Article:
But two and a half years into his tumultuous presidency, Trump is finding that problems at home and abroad are mounting, getting harder to obscure. And with the presidential campaign heating up, the president is getting daily criticism from two dozen people who want his job.
Source: President Trump’s Distraction Strategy Could Be Fraying | The Civic Report | US News
Republicans say the reasons for the departures vary: Some are frustrated with serving in the minority party, some fear of losing reelection, and some committee chairmen are facing term limits.
But one of the starkest reasons some name is President Donald Trump’s grip on the party, which makes it difficult for members to either stray too far away or stand too close.
A toxic political culture and hyperpartisanship likely play a role in politicians rethinking whether they want to stick it out in Congress.
Source: Second Round of Retirements Stings GOP Ahead of 2020 | The Civic Report | US News
We think the FTC is still the right agency to lead the US privacy regulatory effort. In this essay, we explain the FTC’s structural and cultural strengths for this task, and then turn to reforms that could help the FTC rise to modern information privacy challenges.
Fundamentally, the FTC has the structure and the legal powers necessary to enforce reasonable privacy rules. But it does need to evolve to meet the challenge of regulating modern information platforms.
Source: The FTC can rise to the privacy challenge, but not without help from Congress
Much of what explains why right-wing terrorism is so deadly while jihad at home is less bloody than expected is because of the government response and that of other important actors.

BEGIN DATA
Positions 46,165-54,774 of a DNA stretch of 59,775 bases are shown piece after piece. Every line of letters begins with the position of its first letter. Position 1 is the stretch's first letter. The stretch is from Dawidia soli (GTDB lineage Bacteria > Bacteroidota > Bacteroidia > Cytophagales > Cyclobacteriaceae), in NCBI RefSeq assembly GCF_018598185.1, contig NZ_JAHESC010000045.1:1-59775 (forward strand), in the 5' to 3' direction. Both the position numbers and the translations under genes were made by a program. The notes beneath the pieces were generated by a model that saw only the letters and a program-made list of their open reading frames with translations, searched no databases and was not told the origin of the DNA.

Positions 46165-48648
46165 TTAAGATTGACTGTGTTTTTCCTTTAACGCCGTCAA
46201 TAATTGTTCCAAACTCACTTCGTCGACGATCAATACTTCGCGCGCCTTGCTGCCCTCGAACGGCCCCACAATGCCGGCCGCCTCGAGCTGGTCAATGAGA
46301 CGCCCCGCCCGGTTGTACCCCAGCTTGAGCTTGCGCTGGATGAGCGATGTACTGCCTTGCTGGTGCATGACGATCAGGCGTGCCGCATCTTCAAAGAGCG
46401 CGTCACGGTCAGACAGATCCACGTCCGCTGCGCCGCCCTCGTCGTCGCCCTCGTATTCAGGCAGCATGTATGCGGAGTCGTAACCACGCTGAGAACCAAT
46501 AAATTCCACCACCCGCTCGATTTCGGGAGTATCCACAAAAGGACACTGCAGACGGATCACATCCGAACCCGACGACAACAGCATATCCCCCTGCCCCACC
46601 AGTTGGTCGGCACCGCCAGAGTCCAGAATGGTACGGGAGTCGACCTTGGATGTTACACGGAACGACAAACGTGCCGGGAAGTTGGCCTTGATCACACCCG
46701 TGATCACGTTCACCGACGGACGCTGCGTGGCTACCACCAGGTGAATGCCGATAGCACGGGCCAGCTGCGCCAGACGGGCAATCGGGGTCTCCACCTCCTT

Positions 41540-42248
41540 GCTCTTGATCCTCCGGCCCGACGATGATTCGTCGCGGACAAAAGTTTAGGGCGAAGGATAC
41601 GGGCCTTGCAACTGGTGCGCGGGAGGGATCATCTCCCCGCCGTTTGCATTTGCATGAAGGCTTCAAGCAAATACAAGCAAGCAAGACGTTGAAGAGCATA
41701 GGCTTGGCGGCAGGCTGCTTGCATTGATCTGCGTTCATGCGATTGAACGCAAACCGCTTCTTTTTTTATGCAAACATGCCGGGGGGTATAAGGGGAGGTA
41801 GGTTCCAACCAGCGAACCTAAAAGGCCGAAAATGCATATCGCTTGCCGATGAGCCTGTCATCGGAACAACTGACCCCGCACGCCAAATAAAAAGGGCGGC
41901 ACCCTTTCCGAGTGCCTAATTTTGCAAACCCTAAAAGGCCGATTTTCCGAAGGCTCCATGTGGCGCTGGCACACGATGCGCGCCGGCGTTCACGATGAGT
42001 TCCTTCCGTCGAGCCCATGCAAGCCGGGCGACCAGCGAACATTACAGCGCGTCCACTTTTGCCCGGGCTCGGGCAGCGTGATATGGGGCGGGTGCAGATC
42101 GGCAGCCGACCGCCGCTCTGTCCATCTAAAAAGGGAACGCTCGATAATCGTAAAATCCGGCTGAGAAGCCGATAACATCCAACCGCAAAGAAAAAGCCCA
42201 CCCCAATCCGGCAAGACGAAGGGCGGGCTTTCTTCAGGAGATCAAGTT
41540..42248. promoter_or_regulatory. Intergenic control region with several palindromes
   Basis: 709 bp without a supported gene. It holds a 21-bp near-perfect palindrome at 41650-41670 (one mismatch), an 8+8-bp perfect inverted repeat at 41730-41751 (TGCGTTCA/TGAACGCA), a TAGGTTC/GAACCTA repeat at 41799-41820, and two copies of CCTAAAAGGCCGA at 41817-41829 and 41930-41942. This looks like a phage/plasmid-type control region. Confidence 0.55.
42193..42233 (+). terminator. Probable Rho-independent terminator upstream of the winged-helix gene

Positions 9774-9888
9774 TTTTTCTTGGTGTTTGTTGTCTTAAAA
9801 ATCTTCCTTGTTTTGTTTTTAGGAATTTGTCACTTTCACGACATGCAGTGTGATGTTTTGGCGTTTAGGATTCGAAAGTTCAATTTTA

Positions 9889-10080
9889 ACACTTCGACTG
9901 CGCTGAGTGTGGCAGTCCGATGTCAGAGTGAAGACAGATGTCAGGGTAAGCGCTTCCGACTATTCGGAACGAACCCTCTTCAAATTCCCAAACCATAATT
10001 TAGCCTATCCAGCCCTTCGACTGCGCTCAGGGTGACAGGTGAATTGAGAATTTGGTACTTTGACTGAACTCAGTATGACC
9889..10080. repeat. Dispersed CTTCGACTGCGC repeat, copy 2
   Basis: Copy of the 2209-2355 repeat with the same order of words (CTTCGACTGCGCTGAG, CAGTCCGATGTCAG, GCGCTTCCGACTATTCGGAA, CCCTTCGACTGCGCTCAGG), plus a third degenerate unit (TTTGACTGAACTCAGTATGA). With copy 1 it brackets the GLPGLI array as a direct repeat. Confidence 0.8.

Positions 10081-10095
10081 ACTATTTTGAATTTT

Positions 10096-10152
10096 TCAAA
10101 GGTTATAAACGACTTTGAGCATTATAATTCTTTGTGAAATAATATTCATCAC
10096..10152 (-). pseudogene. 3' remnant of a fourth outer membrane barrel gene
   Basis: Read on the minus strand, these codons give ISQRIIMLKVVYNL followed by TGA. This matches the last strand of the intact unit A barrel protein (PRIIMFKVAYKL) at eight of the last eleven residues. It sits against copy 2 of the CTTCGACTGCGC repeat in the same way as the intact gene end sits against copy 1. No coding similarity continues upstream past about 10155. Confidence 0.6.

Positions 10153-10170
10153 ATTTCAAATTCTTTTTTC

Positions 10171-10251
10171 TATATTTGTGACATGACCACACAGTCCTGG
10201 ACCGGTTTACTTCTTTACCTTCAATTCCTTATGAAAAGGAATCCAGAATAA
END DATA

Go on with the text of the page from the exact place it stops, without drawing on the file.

The FBI devotes far fewer resources to right-wing terrorism than it does jihadi terrorism, and programs for countering violence extremism also focus largely on jihadis.
Most social media companies are aggressive in trying to get jihadis off their platforms. They are far more cautious, however, when it comes to white supremacists, fearing political backlash.
Legally, federal counterterrorism officials have far more power to go after those associated with international terrorist groups than they do for domestic terrorist groups, no matter how lethal. However, as terrorism expert Clint Watts points out, there is far more political attention in Congress to black identity movements and the left-wing antifa—neither of which pose remotely the danger of white supremacists—because of their political orientation.
Source: After El Paso, right-wing terrorists have killed more people on U.S. soil than jihadis have.
The Trump-McConnell confirmation juggernaut has clearly prized circuit over district confirmations—note the greater confirmation rate (93% to 70%) and much shorter time from nomination to confirmation (151 median days to 271).